It was a spell of poor weather in Marbella that got me on a plane to Madrid, and what a good idea it was.

It takes no time to see that this city has fabulous buildings rivalling Paris, and is more user friendly in that the streets are full of taxis that can be hailed like London cabs.

Imposing classical buildings around vibrant squares yield masterpieces by Picasso, Goya and Velázquez, spacious parks allow the city to breath, and everywhere there are tables outdoors where coffee, wine and tapas are served with a smile.

Being an old hand at discovering a big city, I boarded the hop-on hop-off bus and did the Madrid City Tour. A two-hour ride shows off the highlights, there is good audio information, and you can buy your ticket on any bus, of which there are many.

Buses stop at all the leading galleries and museums. The Paseo del Arte pass gives admission to the big three, the Prado (for Spanish art), Thyssen-Bornemisza (Impressionists) and Reina Sofía (Picasso’s Guernica) museums.

I especially enjoyed the Naval Museum’s history starting with the 15th Century Age of Discovery and a striking picture of Columbus’ arrival in the New World.

For a little air, I also ventured a short distance out of the city towards the snow-capped Sierra Madrid mountains to El Pardo, a royal palace founded in the 15th Century as a hunting lodge, and where General Franco lived.

Part of it is an army base and a home to the Royal Guard which looks after a museum of cars, including a 1939 Mercedes G4 given by Adolf Hitler to General Franco as a birthday present. He used the three-axle car for hunting and it is considered the most original of only three remaining out of 57 built. Another was used in the TV series Hogan’s Heroes.

Other cars on display include a 1941 armoured Mercedes limousine that could do 200 km/h and a magnificent Daimler used by Queen Sofía. An audio device in English is available. However some army personnel speak English and all are very friendly. You can get there by the excellent Metro and bus.

Madrid Tourism does a good job on the Internet and with booths, but ideally your day should start with your hotel concierge, and here I was in luck.

My hotel was the Gran Meliá Palacio de los Duques, a new hotel on the site of the Santo Domingo convent and the 19th-century palace of the Dukes of Granada de Ega and Villahermosa, and the heritage is celebrated with a Velázquez theme throughout the hotel with majestic mural representations of the great master’s paintings.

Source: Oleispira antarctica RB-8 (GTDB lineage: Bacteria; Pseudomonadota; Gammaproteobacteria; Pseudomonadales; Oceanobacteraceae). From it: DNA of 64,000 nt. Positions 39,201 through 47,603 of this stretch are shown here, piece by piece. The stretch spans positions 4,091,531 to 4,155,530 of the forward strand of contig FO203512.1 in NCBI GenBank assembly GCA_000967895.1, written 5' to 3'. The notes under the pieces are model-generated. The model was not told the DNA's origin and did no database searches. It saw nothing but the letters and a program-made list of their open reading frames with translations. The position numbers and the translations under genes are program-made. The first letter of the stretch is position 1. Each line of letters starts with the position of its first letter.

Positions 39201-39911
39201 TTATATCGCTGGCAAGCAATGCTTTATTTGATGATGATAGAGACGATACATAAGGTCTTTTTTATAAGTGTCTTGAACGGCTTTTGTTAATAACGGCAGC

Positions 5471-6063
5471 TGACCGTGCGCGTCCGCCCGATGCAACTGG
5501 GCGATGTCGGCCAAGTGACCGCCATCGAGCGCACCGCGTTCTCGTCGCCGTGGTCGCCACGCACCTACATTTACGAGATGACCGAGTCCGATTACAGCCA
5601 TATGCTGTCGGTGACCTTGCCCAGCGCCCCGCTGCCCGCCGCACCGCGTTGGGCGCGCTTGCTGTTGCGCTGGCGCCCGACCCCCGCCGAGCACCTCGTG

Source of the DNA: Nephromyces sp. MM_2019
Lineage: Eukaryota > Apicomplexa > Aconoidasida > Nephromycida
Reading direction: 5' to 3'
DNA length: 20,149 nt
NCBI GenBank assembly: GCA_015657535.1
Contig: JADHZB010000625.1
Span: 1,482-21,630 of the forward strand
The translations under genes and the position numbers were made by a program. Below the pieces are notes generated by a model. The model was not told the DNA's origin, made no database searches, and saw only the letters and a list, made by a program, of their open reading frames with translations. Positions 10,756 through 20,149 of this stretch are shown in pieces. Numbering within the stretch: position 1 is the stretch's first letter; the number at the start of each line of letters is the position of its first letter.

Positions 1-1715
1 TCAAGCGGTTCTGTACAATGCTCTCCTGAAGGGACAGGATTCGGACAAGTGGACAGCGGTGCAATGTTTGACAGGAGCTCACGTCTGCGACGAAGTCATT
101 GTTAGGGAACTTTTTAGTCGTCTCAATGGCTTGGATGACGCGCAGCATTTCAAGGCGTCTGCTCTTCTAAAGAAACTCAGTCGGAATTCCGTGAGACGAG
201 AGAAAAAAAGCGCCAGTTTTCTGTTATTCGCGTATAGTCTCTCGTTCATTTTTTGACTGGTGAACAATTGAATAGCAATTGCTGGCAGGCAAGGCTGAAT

Reviews of this hotel are almost unbelievably good, but I would not disagree. It is gorgeous, unstuffy, has wonderful staff, and a fine restaurant, the Dos Cielos, advised by the Torres brothers, who have one Michelin star. The Red, or club, level makes the experience even better, offering exclusive areas for inclusive dining and socialising.

Its location is superb, just a few minutes from the Oriente plaza with its royal palace, cathedral, an avenue with statues of former monarchs, as well as many restaurants (such as La Lonja for seafood) and cafés where you can be like a Madrileño and sit with a coffee, maybe a lover, and enjoy the heat of the sun. Make time though to visit one of the many craft workshops and a local market.

Come evening, eat like a local at La Bola, famous for its tasty Madrid-style stew Cocido Madrileño, served in a cozy restaurant that takes cash only. Other colourful taverns serve similar hearty Castilian food like callos (tripe) and soldaditos de pavia (battered cod with red peppers). A little red wine adds to the experience and might put you in the mood for a flamenco show. Ole!

Getting there is a pleasure on Renfe’s high-speed Ave trains from Málaga to Madrid in about two and a half hours. Take Preferente rather than Turista. Iberia Express often has good fares for the quick flight.

Words David Wishart / Photography Courtesy of and the Gran Meliá Palacio de los Duques